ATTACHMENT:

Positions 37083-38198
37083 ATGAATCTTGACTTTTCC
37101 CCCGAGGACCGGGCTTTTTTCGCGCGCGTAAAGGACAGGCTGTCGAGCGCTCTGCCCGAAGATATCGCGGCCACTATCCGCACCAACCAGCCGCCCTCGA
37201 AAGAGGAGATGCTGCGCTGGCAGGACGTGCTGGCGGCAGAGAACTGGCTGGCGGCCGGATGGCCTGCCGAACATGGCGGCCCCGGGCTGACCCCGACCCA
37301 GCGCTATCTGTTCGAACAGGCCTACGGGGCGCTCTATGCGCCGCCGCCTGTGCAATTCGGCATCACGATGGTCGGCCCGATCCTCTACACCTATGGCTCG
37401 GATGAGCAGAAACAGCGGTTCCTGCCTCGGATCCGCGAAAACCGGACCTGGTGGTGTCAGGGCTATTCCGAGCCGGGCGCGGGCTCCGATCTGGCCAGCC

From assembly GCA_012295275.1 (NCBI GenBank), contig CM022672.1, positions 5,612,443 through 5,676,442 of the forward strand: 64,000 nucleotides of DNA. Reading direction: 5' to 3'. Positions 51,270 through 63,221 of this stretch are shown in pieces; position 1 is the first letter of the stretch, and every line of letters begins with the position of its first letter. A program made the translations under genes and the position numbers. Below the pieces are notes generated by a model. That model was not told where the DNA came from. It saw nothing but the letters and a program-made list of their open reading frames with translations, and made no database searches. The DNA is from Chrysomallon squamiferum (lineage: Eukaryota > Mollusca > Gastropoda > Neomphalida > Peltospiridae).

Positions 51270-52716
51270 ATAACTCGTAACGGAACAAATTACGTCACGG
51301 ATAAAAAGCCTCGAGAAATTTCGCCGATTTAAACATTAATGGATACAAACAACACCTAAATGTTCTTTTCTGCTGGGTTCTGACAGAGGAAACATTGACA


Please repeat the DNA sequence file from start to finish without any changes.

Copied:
Positions 37083-38198
37083 ATGAATCTTGACTTTTCC
37101 CCCGAGGACCGGGCTTTTTTCGCGCGCGTAAAGGACAGGCTGTCGAGCGCTCTGCCCGAAGATATCGCGGCCACTATCCGCACCAACCAGCCGCCCTCGA
37201 AAGAGGAGATGCTGCGCTGGCAGGACGTGCTGGCGGCAGAGAACTGGCTGGCGGCCGGATGGCCTGCCGAACATGGCGGCCCCGGGCTGACCCCGACCCA
37301 GCGCTATCTGTTCGAACAGGCCTACGGGGCGCTCTATGCGCCGCCGCCTGTGCAATTCGGCATCACGATGGTCGGCCCGATCCTCTACACCTATGGCTCG
37401 GATGAGCAGAAACAGCGGTTCCTGCCTCGGATCCGCGAAAACCGGACCTGGTGGTGTCAGGGCTATTCCGAGCCGGGCGCGGGCTCCGATCTGGCCAGCC

From assembly GCA_012295275.1 (NCBI GenBank), contig CM022672.1, positions 5,612,443 through 5,676,442 of the forward strand: 64,000 nucleotides of DNA. Reading direction: 5' to 3'. Positions 51,270 through 63,221 of this stretch are shown in pieces; position 1 is the first letter of the stretch, and every line of letters begins with the position of its first letter. A program made the translations under genes and the position numbers. Below the pieces are notes generated by a model. That model was not told where the DNA came from. It saw nothing but the letters and a program-made list of their open reading frames with translations, and made no database searches. The DNA is from Chrysomallon squamiferum (lineage: Eukaryota > Mollusca > Gastropoda > Neomphalida > Peltospiridae).

Positions 51270-52716
51270 ATAACTCGTAACGGAACAAATTACGTCACGG
51301 ATAAAAAGCCTCGAGAAATTTCGCCGATTTAAACATTAATGGATACAAACAACACCTAAATGTTCTTTTCTGCTGGGTTCTGACAGAGGAAACATTGACA